Haitian earthquake survivors fought over food and water and others fled their wrecked capital on Saturday as the United States rolled out what President Barack Obama called one of its largest relief efforts to date.
Four days after a massive earthquake killed up to 200 000 people and devastated most of the capital, Port-au-Prince, hundreds of thousands of Haitians were still desperately waiting for help as scavengers preyed on shattered buildings in the widespread absence of authority and order.
Even as aid poured into Port-au-Prince airport, thousands of Haitians streamed out of the city on foot with suitcases on their heads or jammed in cars to find food, water and shelter in the countryside and flee aftershocks as well as violence.
Logistical logjams still kept major relief from reaching most victims, many of them sheltering in makeshift camps on streets strewn with debris and decomposing bodies.
On the city’s shattered main commercial boulevard near the port, hundreds of looters swarmed over the wreckage of stores, carrying off T-shirts, bags, toys and anything else they could find. Fighting broke out between groups of looters carrying knives, ice-picks, hammers and rocks.
With the government saying up to 200 000 people may have been killed, the quake could be one of the 10 deadliest in history.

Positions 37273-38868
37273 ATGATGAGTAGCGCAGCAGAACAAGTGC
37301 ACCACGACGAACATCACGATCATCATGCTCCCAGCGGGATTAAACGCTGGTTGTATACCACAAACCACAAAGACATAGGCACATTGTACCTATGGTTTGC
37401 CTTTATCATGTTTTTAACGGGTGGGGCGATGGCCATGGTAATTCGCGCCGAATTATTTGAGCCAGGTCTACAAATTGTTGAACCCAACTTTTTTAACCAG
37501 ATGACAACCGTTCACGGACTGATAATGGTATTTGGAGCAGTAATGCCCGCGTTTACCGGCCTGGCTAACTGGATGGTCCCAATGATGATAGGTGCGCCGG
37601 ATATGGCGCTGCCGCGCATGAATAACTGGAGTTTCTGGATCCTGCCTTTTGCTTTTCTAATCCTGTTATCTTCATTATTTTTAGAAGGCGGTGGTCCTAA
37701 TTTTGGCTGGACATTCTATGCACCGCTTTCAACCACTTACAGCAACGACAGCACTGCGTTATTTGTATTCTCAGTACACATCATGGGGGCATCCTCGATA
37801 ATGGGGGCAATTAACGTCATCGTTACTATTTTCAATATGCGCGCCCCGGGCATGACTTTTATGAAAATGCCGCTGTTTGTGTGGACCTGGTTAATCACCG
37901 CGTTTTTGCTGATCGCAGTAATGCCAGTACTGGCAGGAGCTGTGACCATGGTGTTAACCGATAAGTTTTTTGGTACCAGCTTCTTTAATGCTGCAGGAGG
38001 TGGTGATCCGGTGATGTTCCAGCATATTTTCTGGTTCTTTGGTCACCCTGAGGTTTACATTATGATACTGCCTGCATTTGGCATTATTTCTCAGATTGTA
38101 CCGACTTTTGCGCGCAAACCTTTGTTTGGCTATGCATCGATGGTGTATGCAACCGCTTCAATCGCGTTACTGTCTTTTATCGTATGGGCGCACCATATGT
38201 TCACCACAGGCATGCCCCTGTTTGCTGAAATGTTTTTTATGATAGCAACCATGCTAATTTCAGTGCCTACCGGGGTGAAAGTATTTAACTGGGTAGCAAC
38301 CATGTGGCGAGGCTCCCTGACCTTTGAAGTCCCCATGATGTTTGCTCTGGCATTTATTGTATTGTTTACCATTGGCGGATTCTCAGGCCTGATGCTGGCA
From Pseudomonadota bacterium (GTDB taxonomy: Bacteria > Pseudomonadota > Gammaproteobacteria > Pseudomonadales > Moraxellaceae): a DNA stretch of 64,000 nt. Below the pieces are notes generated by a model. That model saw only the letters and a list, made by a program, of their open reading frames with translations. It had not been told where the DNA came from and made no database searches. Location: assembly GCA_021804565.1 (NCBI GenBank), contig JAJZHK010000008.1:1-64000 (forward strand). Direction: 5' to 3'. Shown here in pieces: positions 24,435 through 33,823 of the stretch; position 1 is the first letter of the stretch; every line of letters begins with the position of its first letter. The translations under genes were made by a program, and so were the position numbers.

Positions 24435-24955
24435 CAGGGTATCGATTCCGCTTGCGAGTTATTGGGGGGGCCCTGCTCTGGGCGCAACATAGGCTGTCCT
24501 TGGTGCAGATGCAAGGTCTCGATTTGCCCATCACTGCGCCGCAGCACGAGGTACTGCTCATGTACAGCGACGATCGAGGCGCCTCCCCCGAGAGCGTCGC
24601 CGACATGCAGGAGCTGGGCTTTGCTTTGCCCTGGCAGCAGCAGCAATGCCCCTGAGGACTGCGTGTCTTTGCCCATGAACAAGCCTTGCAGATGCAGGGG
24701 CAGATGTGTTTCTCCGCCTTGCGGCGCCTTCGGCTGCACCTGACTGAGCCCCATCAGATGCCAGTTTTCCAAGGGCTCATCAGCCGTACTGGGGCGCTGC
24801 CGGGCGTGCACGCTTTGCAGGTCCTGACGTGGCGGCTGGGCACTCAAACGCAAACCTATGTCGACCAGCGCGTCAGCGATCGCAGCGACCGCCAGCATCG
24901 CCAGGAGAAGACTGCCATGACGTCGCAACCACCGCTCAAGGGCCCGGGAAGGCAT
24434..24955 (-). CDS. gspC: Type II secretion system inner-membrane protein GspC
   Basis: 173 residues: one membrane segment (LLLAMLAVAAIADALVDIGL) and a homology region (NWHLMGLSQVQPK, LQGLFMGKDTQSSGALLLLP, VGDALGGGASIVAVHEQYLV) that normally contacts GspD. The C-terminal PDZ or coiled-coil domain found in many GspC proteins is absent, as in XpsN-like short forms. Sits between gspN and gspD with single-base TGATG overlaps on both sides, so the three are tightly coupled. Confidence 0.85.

Obama promised help as US Secretary of State Hillary Clinton flew to Haiti where the shell-shocked government gave the United States control over the congested main airport to guide aid flights from around the world.
“We’re moving forward with one of the largest relief efforts in our history to save lives and deliver relief that averts an even larger catastrophe,” Obama said, flanked at the White House by his predecessors George Bush and Bill Clinton who will lead a charity drive to help Haiti.
But on the streets of the city, where scarce police patrols fired occasional shots and tear gas to try to disperse looters, the distribution of aid appeared random, chaotic and minimal. Downtown, young men could be seen carrying pistols.
As international rescue crews combed rubble for survivors across the capital, there were jostling scrums for food and water as US military helicopters swooped down to throw out boxes of water bottles and rations. A reporter also saw foreign aid workers tossing packets of food to desperate Haitians.
“The distribution is totally disorganised. They are not identifying the people who need the water. The sick and the old have no chance,” said Estime Pierre Deny, standing at the back of a crowd looking for water with his empty plastic container.
Some survivors desperate to receive aid painted sheets with the words in English, “We need assistance for the victims, we need food and water.” Elsewhere, a white-painted wooden sign propped in front of a destroyed building read: “Welcome the US Marines, we need some help, dead bodies inside”.
Haiti is the Western Hemisphere’s poorest country and has for decades struggled with devastating storms, floods and political unrest. About 9 000 UN peacekeepers have provided security here since a 2004 uprising ousted one president.
Looting had been sporadic since Tuesday’s earthquake, which flattened large parts of the capital. But it appeared to be widening on Saturday as people became more desperate.
A Reuters photographer saw police shooting in the air, grabbing and throwing people to the ground, and occasionally kicking detainees in parts of the city. But once the police left, looting and scavenging started again.